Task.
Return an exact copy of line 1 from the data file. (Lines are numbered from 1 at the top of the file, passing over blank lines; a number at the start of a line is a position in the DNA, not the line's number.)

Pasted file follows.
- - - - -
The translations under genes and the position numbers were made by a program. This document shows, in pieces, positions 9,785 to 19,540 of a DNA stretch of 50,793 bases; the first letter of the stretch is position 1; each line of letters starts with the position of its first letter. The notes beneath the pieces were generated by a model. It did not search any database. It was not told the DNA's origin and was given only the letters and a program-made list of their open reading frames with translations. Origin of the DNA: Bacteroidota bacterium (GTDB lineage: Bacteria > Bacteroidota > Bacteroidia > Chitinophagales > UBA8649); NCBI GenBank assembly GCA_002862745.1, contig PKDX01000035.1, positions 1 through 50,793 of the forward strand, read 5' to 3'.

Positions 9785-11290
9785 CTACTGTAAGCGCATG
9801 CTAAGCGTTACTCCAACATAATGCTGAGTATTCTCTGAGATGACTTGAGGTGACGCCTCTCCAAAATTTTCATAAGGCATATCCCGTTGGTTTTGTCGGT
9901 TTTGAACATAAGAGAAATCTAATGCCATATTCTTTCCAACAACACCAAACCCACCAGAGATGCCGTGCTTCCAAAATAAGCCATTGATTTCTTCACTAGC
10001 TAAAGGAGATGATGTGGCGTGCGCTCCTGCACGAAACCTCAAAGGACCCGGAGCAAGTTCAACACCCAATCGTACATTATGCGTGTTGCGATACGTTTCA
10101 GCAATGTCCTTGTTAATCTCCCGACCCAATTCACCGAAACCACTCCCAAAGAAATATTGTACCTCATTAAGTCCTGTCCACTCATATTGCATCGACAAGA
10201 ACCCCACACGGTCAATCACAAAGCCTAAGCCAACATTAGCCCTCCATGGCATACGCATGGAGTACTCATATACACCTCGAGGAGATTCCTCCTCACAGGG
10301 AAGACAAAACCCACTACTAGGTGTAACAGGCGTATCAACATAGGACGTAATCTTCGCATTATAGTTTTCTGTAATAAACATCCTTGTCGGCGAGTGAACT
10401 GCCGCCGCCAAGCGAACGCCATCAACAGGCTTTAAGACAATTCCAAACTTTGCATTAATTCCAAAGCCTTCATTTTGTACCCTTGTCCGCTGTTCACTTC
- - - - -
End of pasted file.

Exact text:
The translations under genes and the position numbers were made by a program. This document shows, in pieces, positions 9,785 to 19,540 of a DNA stretch of 50,793 bases; the first letter of the stretch is position 1; each line of letters starts with the position of its first letter. The notes beneath the pieces were generated by a model. It did not search any database. It was not told the DNA's origin and was given only the letters and a program-made list of their open reading frames with translations. Origin of the DNA: Bacteroidota bacterium (GTDB lineage: Bacteria > Bacteroidota > Bacteroidia > Chitinophagales > UBA8649); NCBI GenBank assembly GCA_002862745.1, contig PKDX01000035.1, positions 1 through 50,793 of the forward strand, read 5' to 3'.